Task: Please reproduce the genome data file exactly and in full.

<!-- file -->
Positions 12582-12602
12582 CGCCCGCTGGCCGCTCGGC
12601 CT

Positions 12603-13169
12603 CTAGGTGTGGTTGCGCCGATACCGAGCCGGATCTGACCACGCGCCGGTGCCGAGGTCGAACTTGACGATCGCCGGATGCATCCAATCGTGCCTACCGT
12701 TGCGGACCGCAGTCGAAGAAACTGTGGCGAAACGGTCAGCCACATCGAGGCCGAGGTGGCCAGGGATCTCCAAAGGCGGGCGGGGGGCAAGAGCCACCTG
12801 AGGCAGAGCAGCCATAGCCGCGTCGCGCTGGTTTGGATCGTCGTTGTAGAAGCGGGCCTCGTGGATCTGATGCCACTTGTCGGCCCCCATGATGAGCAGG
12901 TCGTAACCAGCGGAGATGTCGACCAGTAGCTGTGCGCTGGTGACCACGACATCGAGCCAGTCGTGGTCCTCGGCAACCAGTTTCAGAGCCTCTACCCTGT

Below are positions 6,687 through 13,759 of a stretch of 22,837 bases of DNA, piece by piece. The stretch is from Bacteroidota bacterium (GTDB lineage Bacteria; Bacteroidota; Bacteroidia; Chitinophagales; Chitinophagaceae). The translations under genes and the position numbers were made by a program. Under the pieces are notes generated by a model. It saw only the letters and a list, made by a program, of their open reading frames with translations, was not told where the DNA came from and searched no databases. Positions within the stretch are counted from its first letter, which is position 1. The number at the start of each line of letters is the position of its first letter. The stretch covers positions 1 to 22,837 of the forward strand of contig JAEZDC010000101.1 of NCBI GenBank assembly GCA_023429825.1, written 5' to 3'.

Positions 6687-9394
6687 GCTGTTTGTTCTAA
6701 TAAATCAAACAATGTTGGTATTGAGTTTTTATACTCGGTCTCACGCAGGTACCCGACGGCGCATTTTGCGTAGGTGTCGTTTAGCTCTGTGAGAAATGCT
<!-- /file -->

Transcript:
Positions 12582-12602
12582 CGCCCGCTGGCCGCTCGGC
12601 CT

Positions 12603-13169
12603 CTAGGTGTGGTTGCGCCGATACCGAGCCGGATCTGACCACGCGCCGGTGCCGAGGTCGAACTTGACGATCGCCGGATGCATCCAATCGTGCCTACCGT
12701 TGCGGACCGCAGTCGAAGAAACTGTGGCGAAACGGTCAGCCACATCGAGGCCGAGGTGGCCAGGGATCTCCAAAGGCGGGCGGGGGGCAAGAGCCACCTG
12801 AGGCAGAGCAGCCATAGCCGCGTCGCGCTGGTTTGGATCGTCGTTGTAGAAGCGGGCCTCGTGGATCTGATGCCACTTGTCGGCCCCCATGATGAGCAGG
12901 TCGTAACCAGCGGAGATGTCGACCAGTAGCTGTGCGCTGGTGACCACGACATCGAGCCAGTCGTGGTCCTCGGCAACCAGTTTCAGAGCCTCTACCCTGT

Below are positions 6,687 through 13,759 of a stretch of 22,837 bases of DNA, piece by piece. The stretch is from Bacteroidota bacterium (GTDB lineage Bacteria; Bacteroidota; Bacteroidia; Chitinophagales; Chitinophagaceae). The translations under genes and the position numbers were made by a program. Under the pieces are notes generated by a model. It saw only the letters and a list, made by a program, of their open reading frames with translations, was not told where the DNA came from and searched no databases. Positions within the stretch are counted from its first letter, which is position 1. The number at the start of each line of letters is the position of its first letter. The stretch covers positions 1 to 22,837 of the forward strand of contig JAEZDC010000101.1 of NCBI GenBank assembly GCA_023429825.1, written 5' to 3'.

Positions 6687-9394
6687 GCTGTTTGTTCTAA
6701 TAAATCAAACAATGTTGGTATTGAGTTTTTATACTCGGTCTCACGCAGGTACCCGACGGCGCATTTTGCGTAGGTGTCGTTTAGCTCTGTGAGAAATGCT